Letters from Jeremiah Hall
to his wife
Frances Porterfield Hall
September 25 & 26, 1864

Transcribed by Charlotte Collins Bond

 

 

In line near Palmetto. Ga.                                                      Sept. 25, 1864

Dear wife, I seat myself this evening to drop you a few lines which will inform you that I am well at present hoping when these few lines reach you they may find you and the children well in good health. I have little news of interest to write. We have been here a week today. We have not received any mail since coming here. We have put up breast works here and are lying still. The Yankees are not anywhere now that I can hear of. We are getting sorry rations now but we can make out to live on what we get. I want to see you all very bad but I fear it will be a long time before I shall have an opportunity but I hope this war will soon close that we all may come home. I am doing commissary duty. I don’t go on picket duty…….our own ditches and camp. We had a man exchanged from Atlanta who came in today. He said the Yankees had ten men to our one. I heard just after I wrote to you last that Allen is dead. I do not wait for letters from you. I write when ever I think I can get a letter off. I want to see you the worst in this world. I think of you and my little children. I can not keep tears from my eyes but yet it does no good. I want you to write me often and you will oblige me very much to. Nothing more but I remain your affectionate husband till death.

Jeremiah Hall

 

 

 

Sept. 26, 1864 Dear Wife,

I seat myself to drop you a few more words as I did not get my letter off yesterday. I have nothing more of importance than I wrote yesterday. Only the President came around this morning and he did not gain much applause. Last year he came around and all the hollowing I ever heard of it was then but there was little cheering done. The troups seem to be all out of heart. I am out of heart I don’t deny it. They have ten men to our one that is a clear case. If they have a notion to drive us farther they can do it easily now. If we attempt to fight them here they will over power us by November as they can flank us back in the level country. It is a rich mans war and a poor mans fight but if they want the Negroes all free we will only have to keep fighting twelve months longer and they will force their way all over our country and free them without any law. There is but one way to prevent the freeing of every Negro in the south. A great many people are expecting a rupture in the Lincoln government in about the time of the election but that is all stuff. Lincoln is sure to be the next President and now is the best time to make peace that will ever be again. With Lincoln as President we may expect the war to continue four more years or come to his terms. I have no sympathy for a yankee and will fight then as long as any other person but I am not in favor of putting myself up for a target when I see I can do no good by it. I will close for the present. I am full. I could sit and talk a week. I am pestered. Farewell my dear.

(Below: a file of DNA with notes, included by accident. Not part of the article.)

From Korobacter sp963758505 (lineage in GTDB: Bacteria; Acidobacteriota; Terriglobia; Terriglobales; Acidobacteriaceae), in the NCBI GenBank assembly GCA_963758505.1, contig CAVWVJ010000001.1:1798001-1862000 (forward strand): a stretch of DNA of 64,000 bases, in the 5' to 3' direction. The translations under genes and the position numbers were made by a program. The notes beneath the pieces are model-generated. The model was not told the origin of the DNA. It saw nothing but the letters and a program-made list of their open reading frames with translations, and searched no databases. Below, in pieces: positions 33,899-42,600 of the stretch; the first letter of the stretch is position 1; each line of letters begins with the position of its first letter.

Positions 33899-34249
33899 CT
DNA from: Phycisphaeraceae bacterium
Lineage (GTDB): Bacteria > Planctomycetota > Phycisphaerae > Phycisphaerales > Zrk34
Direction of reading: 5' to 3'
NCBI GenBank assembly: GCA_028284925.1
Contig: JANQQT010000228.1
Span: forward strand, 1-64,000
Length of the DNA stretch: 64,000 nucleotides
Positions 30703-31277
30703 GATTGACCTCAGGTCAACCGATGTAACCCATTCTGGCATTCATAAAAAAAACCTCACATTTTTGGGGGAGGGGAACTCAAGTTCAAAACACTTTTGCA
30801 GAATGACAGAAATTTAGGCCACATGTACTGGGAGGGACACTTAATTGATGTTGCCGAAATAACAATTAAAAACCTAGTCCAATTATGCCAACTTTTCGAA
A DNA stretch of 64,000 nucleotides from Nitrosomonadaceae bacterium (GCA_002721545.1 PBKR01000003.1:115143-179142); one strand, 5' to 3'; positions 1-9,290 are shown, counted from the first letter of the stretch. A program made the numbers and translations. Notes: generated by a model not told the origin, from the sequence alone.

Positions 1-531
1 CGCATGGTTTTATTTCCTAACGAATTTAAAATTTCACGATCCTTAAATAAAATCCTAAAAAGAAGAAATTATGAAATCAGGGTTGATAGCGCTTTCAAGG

Jeremiah Hall

P.S. If any person asks you what I think of the war just show them letter. I have prophesied right this far.

J. Hall

 

 

This letter was copied from the original written by Jeremiah Hall during the Civil War. 
The "…." characters represent portions that were not legible enough to read. The original letter is in the possession of Katie Ruth Hall Albea of Washington, Ga.

Jeremiah Hall was born July 26, 1834 in Madison County, Georgia, the son of William Hall and Orpha Nelms.  He was married on 2 Nov 1854 to Frances L. Porterfield, daughter of James Porterfield & Tabitha Bond, also of Madison County.    James was also a Civil War soldier.  Jeremiah enlisted in the Confederacy on March 10, 1862 in Company G, 37th. Ga. Regiment. He was wounded in the battle at Franklin, Tenn. and died April 19, 1865. The reference to the death of Allen referred to Allen Porterfield, also a casualty of the war, who was the brother of Frances Porterfield, wife of Jeremiah Hall.

See also
Profile of Jeremiah and Frances Hall


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